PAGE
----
Marin Rift Zone XC8 review

Despite 100mm of Fox-suspended travel at either end, light 29in wheels and flat bars, the Rift Zone isn’t an XC racer. Instead, Marin describes it as for ‘long distance and adventure riders’.

Frame and equipment: solid selection with a few niggles

The spec is strong, with a drivetrain that’s fully Shimano XT and a set of Shimano’s SLX brakes that give away little in power or feel to the more expensive XTs. Reach adjust for the levers is tool-free. Our bike had three rings on the XT cranks rather than the double shown on the site, but it suits the ride well.

Marin's revamped quad link suspension leaves more luggage room within the frame:

Marin’s revamped Quad Link suspension leaves more luggage room within the frame

The neutral rear suspension is the latest evolution of Marin’s Quad Link, and it leaves a lot more room in the frame for luggage/bottles/fingers to tweak shocks than previous versions. It also pivots on sealed bearings that are lifetime warrantied – a boon for high-mileage riders. The Float CTD shock has to make do with Fox’s basic Evolution damper, which means feedback is a little dull.

The Fox 32 fork gets a welcome upgrade to the mid-level Performance damper, though those long legs are fairly flexy despite the 15mm axle and tapered steerer. This, coupled with a set of light but similarly flexy Easton EA70 wheels, means the steering can get a little vague and twangy when pushed. With just 24 spokes each and a claimed weight of 1720g for the pair, the Eastons add useful accelerative pep despite the unremarkable 12.97kg (28.6lb) weight without pedals.

Ride and handling: a safe pair of wheels

The Rift Zone centres your weight well for most riding, but very steep, techy climbs can be a struggle. Here the wandering front is difficult to weight despite the very long 461mm chainstays, sharpish 70.5-degree head angle and downsloping 80mm stem.

On steep technical climbs, you may find yourself perching further onto the point of the rift zone's fizik saddle than you'd like:

On steep technical climbs, you may find yourself perching further onto the point of the Rift Zone’s Fizik saddle than you’d like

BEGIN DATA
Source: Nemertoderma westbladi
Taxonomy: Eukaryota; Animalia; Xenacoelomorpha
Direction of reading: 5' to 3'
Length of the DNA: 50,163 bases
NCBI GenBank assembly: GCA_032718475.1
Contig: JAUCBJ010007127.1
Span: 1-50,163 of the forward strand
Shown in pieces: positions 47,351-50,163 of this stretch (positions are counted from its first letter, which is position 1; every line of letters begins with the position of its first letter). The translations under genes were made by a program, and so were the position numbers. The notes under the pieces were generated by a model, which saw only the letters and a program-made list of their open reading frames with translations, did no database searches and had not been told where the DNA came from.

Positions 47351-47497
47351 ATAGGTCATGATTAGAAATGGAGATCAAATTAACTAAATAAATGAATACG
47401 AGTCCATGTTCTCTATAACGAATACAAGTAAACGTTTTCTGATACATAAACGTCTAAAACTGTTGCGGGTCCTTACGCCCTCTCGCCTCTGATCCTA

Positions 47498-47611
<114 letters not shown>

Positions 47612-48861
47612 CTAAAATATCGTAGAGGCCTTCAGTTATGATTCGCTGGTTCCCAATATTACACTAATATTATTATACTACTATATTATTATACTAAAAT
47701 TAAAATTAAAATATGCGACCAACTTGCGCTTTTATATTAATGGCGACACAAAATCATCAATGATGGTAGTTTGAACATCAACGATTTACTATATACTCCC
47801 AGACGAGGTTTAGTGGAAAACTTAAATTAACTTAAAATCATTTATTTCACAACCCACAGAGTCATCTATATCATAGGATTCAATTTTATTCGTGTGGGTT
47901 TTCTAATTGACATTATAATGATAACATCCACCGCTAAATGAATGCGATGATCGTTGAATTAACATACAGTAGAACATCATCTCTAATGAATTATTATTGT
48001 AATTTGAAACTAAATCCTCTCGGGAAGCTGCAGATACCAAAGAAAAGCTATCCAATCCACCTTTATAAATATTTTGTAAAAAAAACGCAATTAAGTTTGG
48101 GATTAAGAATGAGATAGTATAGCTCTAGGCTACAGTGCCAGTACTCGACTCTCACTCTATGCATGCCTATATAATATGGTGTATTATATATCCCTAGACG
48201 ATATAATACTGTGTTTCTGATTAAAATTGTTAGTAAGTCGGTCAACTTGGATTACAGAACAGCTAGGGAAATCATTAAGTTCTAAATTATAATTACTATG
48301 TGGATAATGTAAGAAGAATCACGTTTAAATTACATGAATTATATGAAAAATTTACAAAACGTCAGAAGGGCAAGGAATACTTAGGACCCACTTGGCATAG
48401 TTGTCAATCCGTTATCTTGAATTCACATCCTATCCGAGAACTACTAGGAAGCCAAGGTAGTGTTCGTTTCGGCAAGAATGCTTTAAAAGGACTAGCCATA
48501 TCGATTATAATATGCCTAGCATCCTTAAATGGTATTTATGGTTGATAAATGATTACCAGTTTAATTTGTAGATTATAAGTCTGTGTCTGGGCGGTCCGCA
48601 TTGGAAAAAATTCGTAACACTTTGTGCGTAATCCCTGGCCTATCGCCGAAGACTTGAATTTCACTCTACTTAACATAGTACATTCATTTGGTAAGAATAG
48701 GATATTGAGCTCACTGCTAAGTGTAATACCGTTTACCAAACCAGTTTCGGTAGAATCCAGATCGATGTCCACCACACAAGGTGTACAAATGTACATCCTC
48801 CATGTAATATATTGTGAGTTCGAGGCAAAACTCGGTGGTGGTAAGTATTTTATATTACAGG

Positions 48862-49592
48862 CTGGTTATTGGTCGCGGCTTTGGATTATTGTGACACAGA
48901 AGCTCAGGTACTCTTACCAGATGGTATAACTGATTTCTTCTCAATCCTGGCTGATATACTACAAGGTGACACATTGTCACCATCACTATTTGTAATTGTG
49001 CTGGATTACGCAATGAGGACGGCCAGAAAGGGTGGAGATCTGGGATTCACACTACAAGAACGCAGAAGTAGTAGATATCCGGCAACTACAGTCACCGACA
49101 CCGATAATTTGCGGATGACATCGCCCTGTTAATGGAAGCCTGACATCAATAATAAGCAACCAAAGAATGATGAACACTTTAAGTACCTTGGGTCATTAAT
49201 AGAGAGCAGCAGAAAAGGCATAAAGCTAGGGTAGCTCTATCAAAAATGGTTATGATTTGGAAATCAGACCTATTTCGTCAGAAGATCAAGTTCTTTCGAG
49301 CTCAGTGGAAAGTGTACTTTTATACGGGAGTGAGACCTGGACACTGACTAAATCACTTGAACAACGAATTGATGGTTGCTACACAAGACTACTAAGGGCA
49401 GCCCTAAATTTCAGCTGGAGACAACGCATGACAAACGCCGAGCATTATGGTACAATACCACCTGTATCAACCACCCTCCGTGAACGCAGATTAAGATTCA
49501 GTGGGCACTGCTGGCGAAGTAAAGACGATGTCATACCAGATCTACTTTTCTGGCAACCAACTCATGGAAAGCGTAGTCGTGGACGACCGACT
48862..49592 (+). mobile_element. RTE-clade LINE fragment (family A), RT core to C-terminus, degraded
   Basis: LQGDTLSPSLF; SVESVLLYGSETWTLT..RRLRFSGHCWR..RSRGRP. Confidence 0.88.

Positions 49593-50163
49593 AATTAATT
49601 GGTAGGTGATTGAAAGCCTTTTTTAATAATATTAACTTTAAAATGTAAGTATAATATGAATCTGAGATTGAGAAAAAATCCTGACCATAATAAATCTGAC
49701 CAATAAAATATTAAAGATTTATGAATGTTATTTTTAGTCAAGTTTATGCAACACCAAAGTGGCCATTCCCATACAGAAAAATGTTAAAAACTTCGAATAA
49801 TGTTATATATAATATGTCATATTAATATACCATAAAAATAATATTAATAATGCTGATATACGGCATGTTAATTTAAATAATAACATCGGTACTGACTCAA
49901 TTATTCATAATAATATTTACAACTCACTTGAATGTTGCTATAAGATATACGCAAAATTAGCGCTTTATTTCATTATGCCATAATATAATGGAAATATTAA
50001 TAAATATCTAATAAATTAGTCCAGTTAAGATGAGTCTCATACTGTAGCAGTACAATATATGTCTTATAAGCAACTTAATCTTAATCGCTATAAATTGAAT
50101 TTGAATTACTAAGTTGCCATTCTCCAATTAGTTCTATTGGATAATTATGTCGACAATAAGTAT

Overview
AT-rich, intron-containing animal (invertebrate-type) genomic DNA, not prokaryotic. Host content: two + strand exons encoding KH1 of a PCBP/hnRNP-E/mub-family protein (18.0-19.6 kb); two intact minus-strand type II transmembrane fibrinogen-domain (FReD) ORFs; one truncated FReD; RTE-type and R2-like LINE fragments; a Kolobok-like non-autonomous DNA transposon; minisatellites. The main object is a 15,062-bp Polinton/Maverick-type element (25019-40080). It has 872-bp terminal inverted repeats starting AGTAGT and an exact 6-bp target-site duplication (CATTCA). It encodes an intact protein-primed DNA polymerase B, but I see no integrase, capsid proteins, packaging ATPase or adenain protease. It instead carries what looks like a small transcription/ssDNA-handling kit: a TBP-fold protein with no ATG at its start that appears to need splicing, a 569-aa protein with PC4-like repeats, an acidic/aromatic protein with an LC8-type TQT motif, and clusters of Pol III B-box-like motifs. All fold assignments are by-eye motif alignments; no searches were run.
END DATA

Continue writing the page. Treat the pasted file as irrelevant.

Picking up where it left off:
On the steepest gradients you must perch so far forward on the Fizik saddle that you’re in danger of being impaled on it, then wrap your elbows round your knees MotoGP-style to keep it tracking straight. The hard-compound Schwalbe Racing Ralphs don’t help, thanks to their love of spinning out on wet or hard surfaces – but then they don’t help much anywhere else.

The Rift Zone is stable, steady and comfortable, but push on or get loose and it gets a bit skittish. It never feels lively and inspired like Giant’s 100mm Anthem 27.5, but neither does it have the front-heavy nervousness of Specialized’s 110mm Camber. It’s a bike that ticks ‘medium’ for practically every parameter you can think of and, while it’s potentially too sensible for some, it’s arguably what you need for long miles in remote terrain.

This article was originally published in What Mountain Bike magazine, available on Apple Newsstand and Zinio.








Ibis Tranny 29 announced – versatile frame goes large

The Ibis Tranny was previously available with 26in wheels only. That version of the Tranny has now been retired, and replaced with one one of the worst kept secrets in the mountain bike industry – the Ibis Tranny 29.

The original Tranny was a versatile carbon hardtail frame, and featured a unique removable rear triangle, which enabled it to be packed smaller for transporting and, in addition, gave an adjustable chainstay length that made it perfect for singlespeed setup too.

This new carbon 29er frame carries over many of the unique features that made the original Tranny stand out from the crowd, and borrows further design inspiration from the Ripley 29.

A closer look at the ibis chain slot:

The slot machine provides an adjustable chainstay length

Key to the Tranny is the ’slot machine’ is a large sliding box junction behind the bottom bracket that enables the chainstay length to be adjusted, or the rear triangle completely removed for transport. We’ve used the Tranny in the past, and found the slot machine to be a very clean way to set up the tension of a singlespeed without the need for a sliding dropout or eccentric bottom bracket. The Tranny 29 also includes a rubber dust cover to protect the slot machine from the elements.

The geometry has been designed to run either a 100mm travel fork with 44mm offset for a more lively feel, or a longer 120mm travel fork with 51mm offset (Trek G2 style) for a ride closer to that of the Ibis Ripley 29, but with a lower bottom bracket height.

Thin seat stays should help to soothe the ride quality:

Thru-axle rear end and slender seatstays should help to keep the frame stiff, yet compliant

Unlike the 26in version, the new Tranny 29 can also be used with a Gates belt drive. Other frame features include a BB92 bottom bracket, carbon post-mount rear brake mount, 142 x 12mm Maxle rear axle and a tapered head tube.